"She made you think that she knew who you were, that she was singing only to you..." Miss Peggy Lee cast a spell when she sang. She purred so intimately in nightclubs that couples clasped hands and huddled closer. She hypnotized, even on television. Lee epitomized cool, but her trademark song, "Fever"-covered by Beyonce and Madonna-is the essence of sizzling sexual heat. Her jazz sense dazzled Ray Charles, Duke Ellington, and Louis Armstrong. She was the voice of swing, the voice of blues, and she provided four of the voices for Walt Disney's Lady and the Tramp, whose score she co-wrote. But who was the woman behind the Mona Lisa smile? With elegant writing and impeccable research, including interviews with hundreds who knew Lee, acclaimed music journalist James Gavin offers the most revealing look yet at an artist of infinite contradictions and layers. Lee was a North Dakota prairie girl who became a temptress of enduring mystique. She was a singer-songwriter before the term existed. Lee "had incredible confidence onstage," observed the Godfather of Punk, Iggy Pop; yet inner turmoil wracked her. She spun a romantic nirvana in her songs, but couldn't sustain one in reality.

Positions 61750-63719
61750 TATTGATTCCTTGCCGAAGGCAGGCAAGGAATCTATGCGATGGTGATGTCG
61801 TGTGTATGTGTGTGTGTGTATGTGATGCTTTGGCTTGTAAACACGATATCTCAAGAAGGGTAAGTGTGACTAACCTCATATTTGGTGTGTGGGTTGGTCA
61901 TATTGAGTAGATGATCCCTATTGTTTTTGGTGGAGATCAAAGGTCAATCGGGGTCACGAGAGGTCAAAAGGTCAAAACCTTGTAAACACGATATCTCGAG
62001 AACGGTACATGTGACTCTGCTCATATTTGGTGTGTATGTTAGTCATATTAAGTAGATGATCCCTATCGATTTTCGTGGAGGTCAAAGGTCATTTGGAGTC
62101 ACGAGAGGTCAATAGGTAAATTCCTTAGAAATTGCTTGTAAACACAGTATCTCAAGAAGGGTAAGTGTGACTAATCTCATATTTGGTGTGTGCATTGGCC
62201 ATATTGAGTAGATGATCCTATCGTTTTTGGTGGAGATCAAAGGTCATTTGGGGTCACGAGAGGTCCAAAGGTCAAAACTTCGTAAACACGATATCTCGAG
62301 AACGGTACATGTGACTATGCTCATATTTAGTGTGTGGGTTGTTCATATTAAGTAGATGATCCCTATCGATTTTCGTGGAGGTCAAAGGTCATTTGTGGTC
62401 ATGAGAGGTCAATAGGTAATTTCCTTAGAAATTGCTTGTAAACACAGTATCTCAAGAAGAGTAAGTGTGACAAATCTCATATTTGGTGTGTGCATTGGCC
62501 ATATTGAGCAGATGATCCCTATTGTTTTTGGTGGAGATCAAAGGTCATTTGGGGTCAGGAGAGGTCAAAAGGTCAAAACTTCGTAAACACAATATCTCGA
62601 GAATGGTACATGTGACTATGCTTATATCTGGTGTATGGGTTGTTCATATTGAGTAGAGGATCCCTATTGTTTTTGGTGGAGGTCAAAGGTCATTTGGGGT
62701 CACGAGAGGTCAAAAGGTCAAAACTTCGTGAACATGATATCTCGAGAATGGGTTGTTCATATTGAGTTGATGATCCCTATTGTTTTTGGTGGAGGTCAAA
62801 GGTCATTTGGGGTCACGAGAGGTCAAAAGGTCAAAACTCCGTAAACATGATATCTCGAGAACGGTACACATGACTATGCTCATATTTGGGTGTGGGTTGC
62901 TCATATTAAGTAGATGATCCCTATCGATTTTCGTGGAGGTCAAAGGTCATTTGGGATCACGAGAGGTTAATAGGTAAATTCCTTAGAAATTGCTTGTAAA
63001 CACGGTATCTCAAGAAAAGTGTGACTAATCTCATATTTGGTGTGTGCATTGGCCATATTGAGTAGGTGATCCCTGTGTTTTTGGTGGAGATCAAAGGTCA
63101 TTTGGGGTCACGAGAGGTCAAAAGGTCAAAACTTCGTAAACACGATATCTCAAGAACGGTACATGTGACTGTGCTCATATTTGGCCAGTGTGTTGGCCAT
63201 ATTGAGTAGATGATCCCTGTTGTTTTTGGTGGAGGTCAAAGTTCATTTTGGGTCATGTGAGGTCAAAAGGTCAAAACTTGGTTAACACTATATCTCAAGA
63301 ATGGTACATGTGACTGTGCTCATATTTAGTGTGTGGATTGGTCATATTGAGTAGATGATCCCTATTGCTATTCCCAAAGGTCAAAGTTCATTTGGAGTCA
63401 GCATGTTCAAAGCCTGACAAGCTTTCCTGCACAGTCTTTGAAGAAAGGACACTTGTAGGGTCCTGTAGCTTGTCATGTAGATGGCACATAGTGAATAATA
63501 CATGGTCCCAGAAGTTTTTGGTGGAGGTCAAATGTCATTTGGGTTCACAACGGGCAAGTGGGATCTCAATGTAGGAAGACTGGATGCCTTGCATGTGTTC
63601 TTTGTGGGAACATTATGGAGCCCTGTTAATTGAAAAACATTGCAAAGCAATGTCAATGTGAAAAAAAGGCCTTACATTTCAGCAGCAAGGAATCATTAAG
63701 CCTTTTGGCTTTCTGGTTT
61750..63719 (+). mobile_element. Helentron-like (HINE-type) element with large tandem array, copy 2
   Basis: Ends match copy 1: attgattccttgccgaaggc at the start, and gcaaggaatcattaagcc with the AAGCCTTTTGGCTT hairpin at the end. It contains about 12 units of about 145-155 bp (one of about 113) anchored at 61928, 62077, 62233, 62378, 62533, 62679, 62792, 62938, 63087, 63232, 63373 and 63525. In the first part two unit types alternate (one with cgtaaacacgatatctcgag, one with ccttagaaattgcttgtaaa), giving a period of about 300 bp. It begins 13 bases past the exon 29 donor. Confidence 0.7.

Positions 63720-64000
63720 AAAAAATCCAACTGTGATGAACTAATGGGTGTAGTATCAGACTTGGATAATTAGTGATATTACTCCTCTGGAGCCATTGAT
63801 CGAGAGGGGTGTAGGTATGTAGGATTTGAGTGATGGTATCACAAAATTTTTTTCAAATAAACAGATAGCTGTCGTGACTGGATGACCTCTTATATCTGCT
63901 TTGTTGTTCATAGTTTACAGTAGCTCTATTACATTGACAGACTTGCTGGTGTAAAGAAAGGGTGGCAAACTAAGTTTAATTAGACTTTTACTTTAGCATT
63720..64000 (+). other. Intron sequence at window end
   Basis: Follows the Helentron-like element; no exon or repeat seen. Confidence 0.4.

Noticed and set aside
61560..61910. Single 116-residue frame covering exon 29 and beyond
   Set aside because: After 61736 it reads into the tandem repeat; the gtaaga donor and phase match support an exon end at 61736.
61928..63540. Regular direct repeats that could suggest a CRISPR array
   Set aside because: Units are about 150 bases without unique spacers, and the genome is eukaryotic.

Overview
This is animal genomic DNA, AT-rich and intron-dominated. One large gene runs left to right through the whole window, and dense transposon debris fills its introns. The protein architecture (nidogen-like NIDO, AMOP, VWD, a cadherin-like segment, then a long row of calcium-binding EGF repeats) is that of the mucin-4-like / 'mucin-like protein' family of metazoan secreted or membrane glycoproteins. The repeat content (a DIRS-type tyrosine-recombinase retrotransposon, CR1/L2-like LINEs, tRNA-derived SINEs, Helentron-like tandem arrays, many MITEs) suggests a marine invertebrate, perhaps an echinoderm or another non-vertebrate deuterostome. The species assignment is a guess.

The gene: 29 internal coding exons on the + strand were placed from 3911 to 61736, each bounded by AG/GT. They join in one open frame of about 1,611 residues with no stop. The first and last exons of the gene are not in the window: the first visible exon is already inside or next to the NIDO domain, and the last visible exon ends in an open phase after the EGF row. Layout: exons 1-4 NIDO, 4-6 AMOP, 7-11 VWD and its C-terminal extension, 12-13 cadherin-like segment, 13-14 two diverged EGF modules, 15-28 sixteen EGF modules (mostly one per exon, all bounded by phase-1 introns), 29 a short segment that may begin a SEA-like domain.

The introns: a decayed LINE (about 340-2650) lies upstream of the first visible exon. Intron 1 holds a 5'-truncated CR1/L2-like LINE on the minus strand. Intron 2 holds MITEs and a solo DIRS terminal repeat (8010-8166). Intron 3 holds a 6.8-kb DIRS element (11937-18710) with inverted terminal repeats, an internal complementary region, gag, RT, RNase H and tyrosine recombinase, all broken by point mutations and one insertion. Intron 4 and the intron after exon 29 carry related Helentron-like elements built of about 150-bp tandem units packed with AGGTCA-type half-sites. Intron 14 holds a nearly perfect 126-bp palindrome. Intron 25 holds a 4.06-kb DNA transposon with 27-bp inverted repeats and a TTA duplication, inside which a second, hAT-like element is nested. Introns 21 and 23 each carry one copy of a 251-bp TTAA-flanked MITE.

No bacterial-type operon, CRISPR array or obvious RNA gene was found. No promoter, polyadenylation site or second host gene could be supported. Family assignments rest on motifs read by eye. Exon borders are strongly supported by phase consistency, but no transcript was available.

As she passed middle age, Lee dwelled increasingly in a bizarre dreamland. She died in 2002 at the age of eighty-one, but Lee's fascination has only grown since. This masterful account of Peggy Lee's strange and enchanting life is a long overdue portrait of an artist who redefined popular singing.